Some months ago I found myself slipping up. I looked around at other parents who were more driven by their professional aspirations than personal and I was slowly influenced enough to let go a little. To let the kids alone a little more, to not come rushing home the second I got off work. And then I read this post by Tharini. She and I come across as such starkly different people through our blogs and yet deep down we’re driven by the same things and have the same values.
She was right. She IS right. We ARE parents. To me, that is my first and foremost job, definition, role. All else comes next. And as I turn 31 I realise that it’s going to be a looooong time before motherhood ceases to define me. If at all it ever does. To quote her, my first and foremost duty is to raise my children and if it means staying at home to do so, I will do it, no matter how it hits our bottom line!! In this one matter, I am very free from conflict.
Her post reminded me of all I’ve been working towards in the last five years. All that I was allowing to slip away. I am not a very ambitious person in my professional life even though I have many personal aspirations. But being the perfectionist I am, I tend to push myself harder at work too. This directly impacts my personal life. As I struggle to make contacts, attend events and do more.
And it was around this time that I realised it simply means pushing myself further on just these two fronts and letting all else go. My friends have suffered undoubtedly, but it’s also shown me who my true friends are. The ones that make the effort to still call. Who know that I have a five year gap in my career to fill. A full time job even if it allows me flexibility with regard to timings. A husband who travels a lot. Two children who are undergoing allergy treatments. A bum knee that makes negotiation stairs difficult. No permanent, safe childcare solution. And no family in town. They don’t guilt trip me. They realise that I have to slowly figure out a balance and this is a tough time for me. They understand that if I don’t make regular calls its simply because I’ve spent the day on the phone coordinating a shoot and have cell phone fatigue and really don’t want to be on the phone while I help my four year old write the alphabet or my two year old put together a puzzle.
This might make me sound like a helicopter parent, but I think turning 30 set me free. I don’t care what people think of me or my parenting. All I know is that this is the one chance I get at parenting them right and this is the one childhood they get. I can’t afford to screw it up for them. Besides I am NOT with them all day. They know I am at my desk working and they run in and out, only bothering with me if they something in particular. And then there is THEIR time when I don’t even bother to take calls and I don’t care who is calling – everything can wait.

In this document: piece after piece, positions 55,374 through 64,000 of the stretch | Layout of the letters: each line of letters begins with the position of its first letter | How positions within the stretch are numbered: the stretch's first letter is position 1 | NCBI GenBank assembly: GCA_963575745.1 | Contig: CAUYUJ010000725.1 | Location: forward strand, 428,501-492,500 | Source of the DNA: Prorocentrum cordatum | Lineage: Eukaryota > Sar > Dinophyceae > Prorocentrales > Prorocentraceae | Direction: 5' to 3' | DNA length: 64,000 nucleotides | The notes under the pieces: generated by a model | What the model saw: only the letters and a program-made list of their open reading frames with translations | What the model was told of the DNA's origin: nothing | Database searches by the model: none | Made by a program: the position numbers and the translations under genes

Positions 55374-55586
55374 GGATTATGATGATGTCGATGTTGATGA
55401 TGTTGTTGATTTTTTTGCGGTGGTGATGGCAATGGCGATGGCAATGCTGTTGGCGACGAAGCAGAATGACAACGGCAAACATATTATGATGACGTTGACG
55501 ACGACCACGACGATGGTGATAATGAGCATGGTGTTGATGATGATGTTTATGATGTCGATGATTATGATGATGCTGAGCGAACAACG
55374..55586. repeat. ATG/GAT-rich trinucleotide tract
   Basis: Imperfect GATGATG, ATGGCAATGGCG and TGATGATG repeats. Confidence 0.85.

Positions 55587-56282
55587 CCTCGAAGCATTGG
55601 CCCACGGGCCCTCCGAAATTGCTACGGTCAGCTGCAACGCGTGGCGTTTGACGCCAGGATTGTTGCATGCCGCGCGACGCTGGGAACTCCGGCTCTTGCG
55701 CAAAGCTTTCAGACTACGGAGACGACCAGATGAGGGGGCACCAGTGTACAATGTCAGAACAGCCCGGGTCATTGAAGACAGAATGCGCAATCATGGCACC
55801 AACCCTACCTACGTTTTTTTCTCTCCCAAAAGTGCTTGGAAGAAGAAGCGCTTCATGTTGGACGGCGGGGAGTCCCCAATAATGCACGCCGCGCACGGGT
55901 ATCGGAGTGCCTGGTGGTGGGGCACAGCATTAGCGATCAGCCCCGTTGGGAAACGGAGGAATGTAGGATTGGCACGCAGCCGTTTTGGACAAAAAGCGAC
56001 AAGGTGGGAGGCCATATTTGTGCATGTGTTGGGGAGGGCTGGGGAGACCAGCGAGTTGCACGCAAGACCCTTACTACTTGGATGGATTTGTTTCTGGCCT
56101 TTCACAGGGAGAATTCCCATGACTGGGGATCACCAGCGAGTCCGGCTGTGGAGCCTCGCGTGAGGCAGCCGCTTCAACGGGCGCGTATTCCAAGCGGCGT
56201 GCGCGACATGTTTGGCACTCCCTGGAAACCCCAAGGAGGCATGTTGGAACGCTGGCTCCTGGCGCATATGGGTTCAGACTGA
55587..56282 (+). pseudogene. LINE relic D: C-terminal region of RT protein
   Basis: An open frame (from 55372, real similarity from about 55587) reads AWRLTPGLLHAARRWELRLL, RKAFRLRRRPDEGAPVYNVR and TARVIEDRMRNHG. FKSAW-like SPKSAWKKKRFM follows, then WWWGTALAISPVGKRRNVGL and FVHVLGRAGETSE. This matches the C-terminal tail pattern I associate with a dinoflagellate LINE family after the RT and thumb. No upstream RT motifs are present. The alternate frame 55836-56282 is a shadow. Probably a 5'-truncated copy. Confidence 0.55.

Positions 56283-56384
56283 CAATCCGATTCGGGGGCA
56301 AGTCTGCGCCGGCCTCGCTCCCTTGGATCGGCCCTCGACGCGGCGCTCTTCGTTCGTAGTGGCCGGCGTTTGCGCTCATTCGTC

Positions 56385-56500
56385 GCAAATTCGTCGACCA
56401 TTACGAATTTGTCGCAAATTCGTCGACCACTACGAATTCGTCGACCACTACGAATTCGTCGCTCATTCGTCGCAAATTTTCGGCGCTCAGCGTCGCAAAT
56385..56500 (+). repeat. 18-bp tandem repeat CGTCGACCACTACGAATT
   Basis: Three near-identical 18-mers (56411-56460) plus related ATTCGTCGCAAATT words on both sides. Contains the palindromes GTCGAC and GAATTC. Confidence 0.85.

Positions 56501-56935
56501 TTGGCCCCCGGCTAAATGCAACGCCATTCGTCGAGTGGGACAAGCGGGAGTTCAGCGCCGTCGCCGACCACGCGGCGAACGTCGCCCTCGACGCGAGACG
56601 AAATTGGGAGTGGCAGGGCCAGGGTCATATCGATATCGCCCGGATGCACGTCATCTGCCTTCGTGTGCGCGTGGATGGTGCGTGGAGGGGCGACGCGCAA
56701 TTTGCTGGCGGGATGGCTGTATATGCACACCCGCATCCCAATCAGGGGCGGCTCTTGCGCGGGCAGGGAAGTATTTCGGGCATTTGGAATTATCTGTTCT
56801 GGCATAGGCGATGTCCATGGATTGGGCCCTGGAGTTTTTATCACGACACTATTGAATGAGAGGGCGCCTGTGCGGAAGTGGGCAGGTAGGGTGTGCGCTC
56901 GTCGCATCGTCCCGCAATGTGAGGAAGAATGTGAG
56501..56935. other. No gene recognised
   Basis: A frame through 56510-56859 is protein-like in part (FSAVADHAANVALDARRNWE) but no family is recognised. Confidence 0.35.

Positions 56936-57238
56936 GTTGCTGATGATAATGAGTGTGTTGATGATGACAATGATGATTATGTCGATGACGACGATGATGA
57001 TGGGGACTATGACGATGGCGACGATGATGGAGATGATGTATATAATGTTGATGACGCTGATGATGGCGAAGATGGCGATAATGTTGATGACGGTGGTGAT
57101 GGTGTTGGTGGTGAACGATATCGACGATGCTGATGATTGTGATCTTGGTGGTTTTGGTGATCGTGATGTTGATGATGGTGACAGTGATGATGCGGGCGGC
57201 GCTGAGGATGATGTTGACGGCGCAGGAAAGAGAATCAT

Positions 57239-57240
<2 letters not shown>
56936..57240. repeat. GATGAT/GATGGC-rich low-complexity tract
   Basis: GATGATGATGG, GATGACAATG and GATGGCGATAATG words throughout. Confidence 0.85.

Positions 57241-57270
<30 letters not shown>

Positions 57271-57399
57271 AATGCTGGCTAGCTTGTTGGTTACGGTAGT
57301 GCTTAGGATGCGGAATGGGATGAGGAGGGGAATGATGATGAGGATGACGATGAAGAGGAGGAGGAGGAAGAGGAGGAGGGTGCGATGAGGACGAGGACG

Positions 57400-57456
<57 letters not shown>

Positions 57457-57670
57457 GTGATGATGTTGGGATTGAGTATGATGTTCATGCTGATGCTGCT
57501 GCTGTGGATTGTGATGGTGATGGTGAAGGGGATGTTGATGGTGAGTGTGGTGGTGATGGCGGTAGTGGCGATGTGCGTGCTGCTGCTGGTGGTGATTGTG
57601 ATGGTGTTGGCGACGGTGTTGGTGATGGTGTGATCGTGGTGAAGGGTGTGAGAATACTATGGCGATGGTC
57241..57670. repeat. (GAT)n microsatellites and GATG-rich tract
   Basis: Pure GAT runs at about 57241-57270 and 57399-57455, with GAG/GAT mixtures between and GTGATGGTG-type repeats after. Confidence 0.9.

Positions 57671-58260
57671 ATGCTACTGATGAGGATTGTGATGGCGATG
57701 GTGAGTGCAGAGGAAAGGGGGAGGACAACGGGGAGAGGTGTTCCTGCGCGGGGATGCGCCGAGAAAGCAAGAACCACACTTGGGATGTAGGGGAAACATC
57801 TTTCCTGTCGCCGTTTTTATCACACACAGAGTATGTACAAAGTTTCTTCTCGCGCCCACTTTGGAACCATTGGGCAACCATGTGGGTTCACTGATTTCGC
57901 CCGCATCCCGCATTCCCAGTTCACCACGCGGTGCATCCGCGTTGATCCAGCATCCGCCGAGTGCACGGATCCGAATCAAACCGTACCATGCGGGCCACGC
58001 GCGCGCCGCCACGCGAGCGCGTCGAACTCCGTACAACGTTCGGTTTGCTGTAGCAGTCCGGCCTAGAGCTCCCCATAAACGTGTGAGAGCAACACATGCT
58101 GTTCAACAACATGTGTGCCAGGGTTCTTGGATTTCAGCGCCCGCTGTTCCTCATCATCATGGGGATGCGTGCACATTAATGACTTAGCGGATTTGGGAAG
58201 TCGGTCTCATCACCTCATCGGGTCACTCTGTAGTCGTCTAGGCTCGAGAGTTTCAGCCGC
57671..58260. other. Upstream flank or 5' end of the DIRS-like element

I’m afraid this has ended up being more about parenting than my 31st year but I guess that is what my 31st year has been about. Learning to finally juggle. And boy has it been exhausting.
This is how work panned out while balancing motherhood. My kids covering my arms with stickers as I work. That and of course working with sick children spread out around me on the floor!
At the end of this year of being in my thirties and being a working mother, I still have more respect for the mothers who stay home. I still feel that work is a bit of an escape from a bigger responsibility. That staying home was braver and took a lot more out of me and my reserves of strength than this getting away for a break and leaving the daily grind that TRULY tries your patience, to hired help/daycare/whatever else.
On a more positive note it’s taught me to stretch my day. To extend my self. I’ve ended up tired, frazzled, cranky and frustrated with the system, but I come home to the bliss of excited children and a smiling husband and unconditional love. Yes, there are days they throw tantrums and I am tempted to leave them at the door with the garbage, but mostly they’re my refuge.
I thought of digging up last year’s wishlist but you know what – this year I just don’t care. I have all I want. And yes, you guys and the blog are part of it. Yes, yes, you awful, nasty, cranky trolls too. You’re the kala teeka on it all!
PS: I just found this old picture of me – I always got a pavadai for my birthday until I turned about 10 so this is probably my 9th or 10th birthday. And the girl in the blue tee-shirt behind me, with her sleeves pushed up, has probably just turned 30 or 31 the day before – my ma who turned 51 yesterday. I look twice as old as her today and my kids aren’t half as old as hers were! And yes, I had a Barbie cake – that’s the sorta kid I was. Come on, gimme a break – I’d never seen one and an uncle got it for me from UK!